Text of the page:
What Is a Private Equity Firm?

A private equity company is an investment company that raises money from investors to buy stakes in companies and assist them to grow. This is different than individual investors who invest in publicly traded firms, which gives them dividends, but doesn’t grant them direct control over the company’s operations and decisions. Private equity companies invest in groups of companies referred to as portfolios and are looking to control of these businesses.

They typically purchase an organization that has potential to improve, and make changes to increase efficiency, reduce costs, and increase the business. In certain instances, private equity firms use loans to purchase and take over a business also known as leveraged buyout. They then sell the company for an profit and collect management fees from the businesses in their portfolio.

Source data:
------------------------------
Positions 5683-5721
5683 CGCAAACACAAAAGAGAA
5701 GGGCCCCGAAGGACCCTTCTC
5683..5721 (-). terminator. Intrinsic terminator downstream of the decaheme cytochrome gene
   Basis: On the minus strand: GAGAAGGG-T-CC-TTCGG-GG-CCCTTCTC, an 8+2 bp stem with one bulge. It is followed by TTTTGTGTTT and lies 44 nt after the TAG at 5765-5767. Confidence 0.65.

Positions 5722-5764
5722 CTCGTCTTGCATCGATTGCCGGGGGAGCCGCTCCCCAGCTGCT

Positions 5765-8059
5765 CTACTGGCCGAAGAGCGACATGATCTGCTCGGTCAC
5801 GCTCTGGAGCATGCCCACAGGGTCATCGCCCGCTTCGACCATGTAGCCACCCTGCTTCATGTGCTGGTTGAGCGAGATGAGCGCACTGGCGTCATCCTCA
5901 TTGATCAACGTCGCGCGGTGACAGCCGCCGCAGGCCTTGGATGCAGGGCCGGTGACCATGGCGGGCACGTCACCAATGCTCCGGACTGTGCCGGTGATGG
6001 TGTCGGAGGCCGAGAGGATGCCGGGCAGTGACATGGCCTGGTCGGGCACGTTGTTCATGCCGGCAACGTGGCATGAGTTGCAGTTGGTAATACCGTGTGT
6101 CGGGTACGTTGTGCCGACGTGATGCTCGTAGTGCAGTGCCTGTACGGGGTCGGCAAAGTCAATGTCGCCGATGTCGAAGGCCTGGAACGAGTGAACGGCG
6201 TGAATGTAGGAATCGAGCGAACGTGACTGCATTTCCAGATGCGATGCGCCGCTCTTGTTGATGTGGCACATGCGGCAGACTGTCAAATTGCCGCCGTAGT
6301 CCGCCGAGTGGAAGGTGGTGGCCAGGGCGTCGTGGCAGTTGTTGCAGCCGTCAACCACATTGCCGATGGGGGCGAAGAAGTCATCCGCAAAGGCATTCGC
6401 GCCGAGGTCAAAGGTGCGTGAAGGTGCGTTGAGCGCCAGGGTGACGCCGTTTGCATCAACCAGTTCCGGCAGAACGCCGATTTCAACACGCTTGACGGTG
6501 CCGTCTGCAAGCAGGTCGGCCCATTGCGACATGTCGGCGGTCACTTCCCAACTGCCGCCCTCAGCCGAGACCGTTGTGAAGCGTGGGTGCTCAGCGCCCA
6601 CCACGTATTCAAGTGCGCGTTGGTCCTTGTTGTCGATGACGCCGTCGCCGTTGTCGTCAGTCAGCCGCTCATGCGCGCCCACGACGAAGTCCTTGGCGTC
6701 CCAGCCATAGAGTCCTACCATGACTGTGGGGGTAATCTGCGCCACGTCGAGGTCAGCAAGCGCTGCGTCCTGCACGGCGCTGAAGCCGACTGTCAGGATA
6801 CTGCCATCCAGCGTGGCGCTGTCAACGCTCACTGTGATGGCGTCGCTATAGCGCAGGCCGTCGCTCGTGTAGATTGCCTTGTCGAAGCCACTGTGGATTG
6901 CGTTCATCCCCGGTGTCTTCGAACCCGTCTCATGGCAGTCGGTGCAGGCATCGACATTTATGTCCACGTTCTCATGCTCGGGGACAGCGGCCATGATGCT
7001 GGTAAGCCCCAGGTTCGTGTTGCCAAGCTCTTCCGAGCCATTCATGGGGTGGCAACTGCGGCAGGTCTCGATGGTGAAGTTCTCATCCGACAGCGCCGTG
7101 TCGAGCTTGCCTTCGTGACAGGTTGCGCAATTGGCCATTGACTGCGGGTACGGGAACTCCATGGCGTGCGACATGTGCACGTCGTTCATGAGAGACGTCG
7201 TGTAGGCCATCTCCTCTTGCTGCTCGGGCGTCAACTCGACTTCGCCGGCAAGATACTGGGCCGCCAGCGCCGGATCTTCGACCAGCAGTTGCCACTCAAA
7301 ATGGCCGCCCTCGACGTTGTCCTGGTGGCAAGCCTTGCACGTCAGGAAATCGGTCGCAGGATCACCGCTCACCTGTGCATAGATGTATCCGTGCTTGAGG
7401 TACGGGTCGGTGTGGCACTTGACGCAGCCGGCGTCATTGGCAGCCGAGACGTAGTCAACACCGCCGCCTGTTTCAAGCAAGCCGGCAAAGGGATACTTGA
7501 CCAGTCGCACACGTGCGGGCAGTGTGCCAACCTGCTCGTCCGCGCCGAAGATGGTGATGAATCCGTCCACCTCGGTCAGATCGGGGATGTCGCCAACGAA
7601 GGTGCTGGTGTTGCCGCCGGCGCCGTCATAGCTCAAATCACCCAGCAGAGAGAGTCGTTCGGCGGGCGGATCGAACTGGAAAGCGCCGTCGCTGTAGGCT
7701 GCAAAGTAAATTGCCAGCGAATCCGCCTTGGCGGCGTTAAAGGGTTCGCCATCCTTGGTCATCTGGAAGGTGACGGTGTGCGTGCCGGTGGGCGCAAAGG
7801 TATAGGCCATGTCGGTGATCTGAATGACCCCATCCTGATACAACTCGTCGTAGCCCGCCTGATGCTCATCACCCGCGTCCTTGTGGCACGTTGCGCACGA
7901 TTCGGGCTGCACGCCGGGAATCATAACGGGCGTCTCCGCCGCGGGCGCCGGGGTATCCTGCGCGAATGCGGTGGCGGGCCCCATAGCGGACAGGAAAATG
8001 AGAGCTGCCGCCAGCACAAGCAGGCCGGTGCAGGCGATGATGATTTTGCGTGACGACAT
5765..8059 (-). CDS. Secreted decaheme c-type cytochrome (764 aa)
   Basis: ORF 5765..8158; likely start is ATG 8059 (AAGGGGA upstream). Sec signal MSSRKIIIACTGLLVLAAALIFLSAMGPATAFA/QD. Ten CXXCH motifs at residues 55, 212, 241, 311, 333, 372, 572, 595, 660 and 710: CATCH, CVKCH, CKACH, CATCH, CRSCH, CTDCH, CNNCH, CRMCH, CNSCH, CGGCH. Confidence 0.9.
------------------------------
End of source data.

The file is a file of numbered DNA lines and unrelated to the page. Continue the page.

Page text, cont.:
This cycle of buying, selling and improving can be time-consuming for smaller businesses. Many are looking for alternative funding methods that permit them to access working capital without the burden of a PE firm’s management fee.

Private equity firms have fought back against stereotypes portraying them as strippers, by highlighting their management skills and the successful transformations of portfolio companies. But critics, like U.S. Senator Elizabeth Warren, argue that private equity’s obsession with making rapid profits damages the long-term value and is detrimental to workers.